Charting the Course
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UPDATED: March 23, 2015 NO. 13 MARCH 26, 2015
A Modified Mentality

Ever since the "new normal" became a buzz phrase last year, the question of what level and type of economic activity and what growth rate best fits the "new normal" has become the subject of keen discussion in economic circles. Premier Li Keqiang offered detailed insight in regard to this subject in this year's Government Work Report delivered in early March. From this point onward, a growth rate of 7 percent will become the norm.

After more than three decades of rapid growth, China now sits as the world's second largest economy. The emphasis of the next step should not be to speed up or to expand the scale of economic development, but instead to improve its quality. Economists have proposed lowering expectations for the growth rate for this year, so as to relieve the many problems that have ensued in the pursuit of the excessively high growth rates of previous years. Conventional economic wisdom dictates, however, that the rate should also not be set too low, as an overly low projected rate will incur a series of problems affecting structural adjustment, employment, livelihood improvement, social stability and other areas.

Whether or not a rate of 7 percent is reasonable can be easily proved when it is compared to the growth rate of the fourth quarter of last year. According to statistics from the National Bureau of Statistics, in the last three months of 2014, China's economic growth rate stood at 7.3 percent, under which the Chinese economy exhibited a stable and sound momentum of growth.

The overall scale of China's economic output has exceeded $10 trillion. With such a huge base, despite a lower growth rate of 7 percent, the projected annual increase for 2015 will amount to over $800 billion, which is more than five years ago when the growth rate was 10 percent. Today, China achieving a 7-percent growth rate is tantamount to the creation of a new medium-sized economy. As far as the global economy is concerned, a 7-percent growth rate still stands as a major accomplishment among the world's major countries, given that the worldwide average GDP growth rate in 2014 was 2.6 percent.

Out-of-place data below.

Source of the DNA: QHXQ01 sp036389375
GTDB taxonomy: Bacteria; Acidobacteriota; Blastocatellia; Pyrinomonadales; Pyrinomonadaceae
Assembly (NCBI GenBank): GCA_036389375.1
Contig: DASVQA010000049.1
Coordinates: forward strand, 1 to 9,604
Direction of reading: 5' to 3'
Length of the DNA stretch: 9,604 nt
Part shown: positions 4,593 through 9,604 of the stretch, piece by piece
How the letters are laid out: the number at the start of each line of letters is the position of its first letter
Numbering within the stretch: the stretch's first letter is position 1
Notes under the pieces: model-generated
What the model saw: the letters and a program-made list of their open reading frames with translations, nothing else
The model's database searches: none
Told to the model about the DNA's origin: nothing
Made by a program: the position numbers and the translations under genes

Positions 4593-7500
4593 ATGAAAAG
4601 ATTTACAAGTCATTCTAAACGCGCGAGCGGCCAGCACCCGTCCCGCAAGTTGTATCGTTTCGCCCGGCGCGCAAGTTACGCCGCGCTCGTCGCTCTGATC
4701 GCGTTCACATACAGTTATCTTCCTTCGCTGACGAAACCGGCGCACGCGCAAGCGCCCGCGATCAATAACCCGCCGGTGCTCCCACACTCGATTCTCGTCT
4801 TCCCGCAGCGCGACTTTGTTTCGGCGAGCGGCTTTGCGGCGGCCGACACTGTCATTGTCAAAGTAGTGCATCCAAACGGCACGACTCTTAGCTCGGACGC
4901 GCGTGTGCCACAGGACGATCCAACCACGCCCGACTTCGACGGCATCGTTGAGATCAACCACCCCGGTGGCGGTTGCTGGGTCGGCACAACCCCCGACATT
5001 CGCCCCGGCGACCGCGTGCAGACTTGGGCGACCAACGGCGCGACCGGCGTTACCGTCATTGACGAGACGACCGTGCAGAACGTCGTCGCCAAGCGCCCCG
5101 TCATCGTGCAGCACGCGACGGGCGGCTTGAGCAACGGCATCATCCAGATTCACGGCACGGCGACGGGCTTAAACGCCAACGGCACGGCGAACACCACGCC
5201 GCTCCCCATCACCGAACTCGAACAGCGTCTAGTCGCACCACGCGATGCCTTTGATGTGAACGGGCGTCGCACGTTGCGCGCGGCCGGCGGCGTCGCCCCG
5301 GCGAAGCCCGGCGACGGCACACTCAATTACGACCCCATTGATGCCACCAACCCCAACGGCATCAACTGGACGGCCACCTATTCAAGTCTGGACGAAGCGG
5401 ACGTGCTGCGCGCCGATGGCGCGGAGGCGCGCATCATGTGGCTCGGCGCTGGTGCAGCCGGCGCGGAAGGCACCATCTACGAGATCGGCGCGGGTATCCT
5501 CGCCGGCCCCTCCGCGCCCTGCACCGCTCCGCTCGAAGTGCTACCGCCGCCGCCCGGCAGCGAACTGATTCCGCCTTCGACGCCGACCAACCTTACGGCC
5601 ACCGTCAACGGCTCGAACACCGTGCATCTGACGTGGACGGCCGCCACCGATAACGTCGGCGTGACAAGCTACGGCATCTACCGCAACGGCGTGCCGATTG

What does the 7-percent growth rate mean for China and the rest of the world? Domestically, it means that the GDP will cease to be the only index by which the Chinese Government measures economic development. When it comes to the world stage, it means that Western countries must undergo a shift in mentality when observing the Chinese economy. China's economy is shifting to a consumption-oriented model based on domestic demand from the old export-oriented model, which had as its foundation an inexpensive labor force.

This change poses both challenges and opportunities for Western businesses. In the future, consumption will replace the "made in China" ethos, and thus Western businesses eager to boost exports will be well placed to benefit from this seismic shift. Meanwhile, while there is increasing demand for investment in hi-tech, clean energy and service-oriented industries in the Chinese market, investment in pollutant and resource-heavy industries will be discouraged.

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